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The House that Breathed

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The House that Breathed

From just beyond the Valley of the Shadows

“Of any misery in the sound of the wind, the breath of time as it hurries the season to repast.” -Wallace Stevens

I was planning a story about the failed Boulder City mining ghost town east of Bonners Ferry this month, but will save that one for later.  Instead, this month and for the next two columns, I am temporarily venturing outside of the Valley and into the Spokane area.

A relative, a cousin of mine, became a house flipper a number of years ago and has become quite successful at it. He did seven houses last year and averages half a dozen annually. During the time he has been in this business, the jobs have been uneventful for the most part. However, not all the houses he renovated have cooperated.

This first venture beyond the Valley is about an early 1940s-era house in an older residential section of North Spokane. While the address and street will go unnamed, it is a couple miles south of Holy Family hospital and about a half mile east of Division.

The house in question is a modest, two-bedroom structure built with the sensibilities of the first half of the 20th century. The rooms are all of modest size.   The heat is furnished now by oil in the full basement, but was formerly a coal-fired furnace. That basement is accessed off the kitchen via a hair-raising, narrow, steep set of stairs that descend into darkness with only the light from the kitchen until you hit the small landing halfway down where the light switch is, before you continue further down.

 Lit by a few 60 watt bulbs, the basement is a hodgepodge of tools from another era, trunks and many miscellaneous mementos from decades ago.

My cousin usually worked alone, though often sought the help of his father for some carpentry work and would occasionally hire a freelancer for odd jobs like cleaning up properties that still had a lot of crap in them.

My cousin’s first full day was  devoted to surveying the house and seeing what needed to be done, as well as making a list of the supplies necessary. 

It was a windy March day and while there were more and more daylight hours, a high overcast kept the light level low and moody.

After taking in the living room/dining area, he moved to the kitchen and that is where the first odd thing happened. He heard a scraping sound come from the pantry at the north end of the kitchen adjacent to the stairs leading down to the basement.  At first he thought it might be something outside, but it had sounded like it was right behind him. Looking around he dismissed it and continued taking notes. That was when a sound that seemed to be someone breathing hard or with difficulty started.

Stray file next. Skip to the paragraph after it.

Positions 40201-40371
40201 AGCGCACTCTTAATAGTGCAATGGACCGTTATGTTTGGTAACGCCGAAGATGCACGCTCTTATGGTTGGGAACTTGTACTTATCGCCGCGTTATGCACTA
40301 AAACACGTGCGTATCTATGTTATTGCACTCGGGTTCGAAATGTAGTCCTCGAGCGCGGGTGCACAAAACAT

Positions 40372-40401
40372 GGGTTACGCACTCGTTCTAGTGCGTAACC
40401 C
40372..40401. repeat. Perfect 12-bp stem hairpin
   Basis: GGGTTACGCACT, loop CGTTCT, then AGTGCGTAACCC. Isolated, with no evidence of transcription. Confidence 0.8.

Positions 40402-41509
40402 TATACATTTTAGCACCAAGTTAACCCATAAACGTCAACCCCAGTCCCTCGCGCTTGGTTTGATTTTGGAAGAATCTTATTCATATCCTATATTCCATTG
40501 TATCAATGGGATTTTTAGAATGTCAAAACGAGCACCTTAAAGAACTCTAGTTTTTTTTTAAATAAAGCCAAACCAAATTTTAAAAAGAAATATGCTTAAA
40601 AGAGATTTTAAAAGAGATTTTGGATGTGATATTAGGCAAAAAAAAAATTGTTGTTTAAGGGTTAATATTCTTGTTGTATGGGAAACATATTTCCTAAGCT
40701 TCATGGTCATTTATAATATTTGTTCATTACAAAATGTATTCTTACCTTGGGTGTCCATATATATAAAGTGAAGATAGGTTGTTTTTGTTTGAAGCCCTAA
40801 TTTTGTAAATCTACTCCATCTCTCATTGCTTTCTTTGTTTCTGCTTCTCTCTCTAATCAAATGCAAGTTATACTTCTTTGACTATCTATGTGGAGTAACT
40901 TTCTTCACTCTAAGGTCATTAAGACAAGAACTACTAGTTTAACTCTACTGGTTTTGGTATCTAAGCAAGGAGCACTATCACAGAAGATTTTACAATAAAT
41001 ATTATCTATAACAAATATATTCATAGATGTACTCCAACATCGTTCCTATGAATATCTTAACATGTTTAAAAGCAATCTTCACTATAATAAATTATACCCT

It hadn’t sounded as if it had come from outside, but was the labored breathing of a human fighting for air. Quickly going into the living room, the sound stopped, and the house became silent except for the wind outside.

The house was not that large and it took only another ten minutes to list what was needed in the kitchen, the two bedrooms and the old fashioned bath where a new tub, new sink and cabinets would be necessary. These, along with new amenities such as painting, and perhaps some paneling, were a given.

Nothing else unusual happened and my cousin left, having been there only half an hour. Never having thought to research the history of a house he bought and resold, my cousin still wasn’t going to go to the trouble. He was very practical minded and just didn’t have the time.

Returning a few days later with his father, they began ripping out some of the old cabinets, the tub and bathroom sink. While taking a break for lunch, the younger man told his father about what he had heard two days earlier. As they headed out to their SUV, my older cousin noticed a neighbor coming home with her groceries and decided to ask the woman if she knew anything about the house they were renovating.

The neighbor’s answer was enlightening. She told them that an older man had lived in the house for all of the twenty years she and her family had been here until dying a couple of years earlier of complications from asthma.

My cousins looked at one another. Now, they were not any more into ghosts, hauntings or the unexplained than the average person who perhaps watches “Ghost Hunters,” but that would explain what my younger cousin had heard.

The renovations of the house took a few weeks and were done by Easter with the usual tidy profit made. Neither cousin heard anything else out of the ordinary. Perhaps the former owner merely wanted to check up one last time on the house he had spent his final years in.

Next time:  “The House of Seven Screams.”

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Author info

Lawrence Fury Lawrence Fury is an inveterate letter-to-the-editor writer, and a conservative conscience for this area of North Idaho. He's also an expert on local ghost stories, and is compiling a group of them for future book publication. You can read more about him in a Love Notes feature for the River Journal

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ghosts, remodeling, Valley of Shadows

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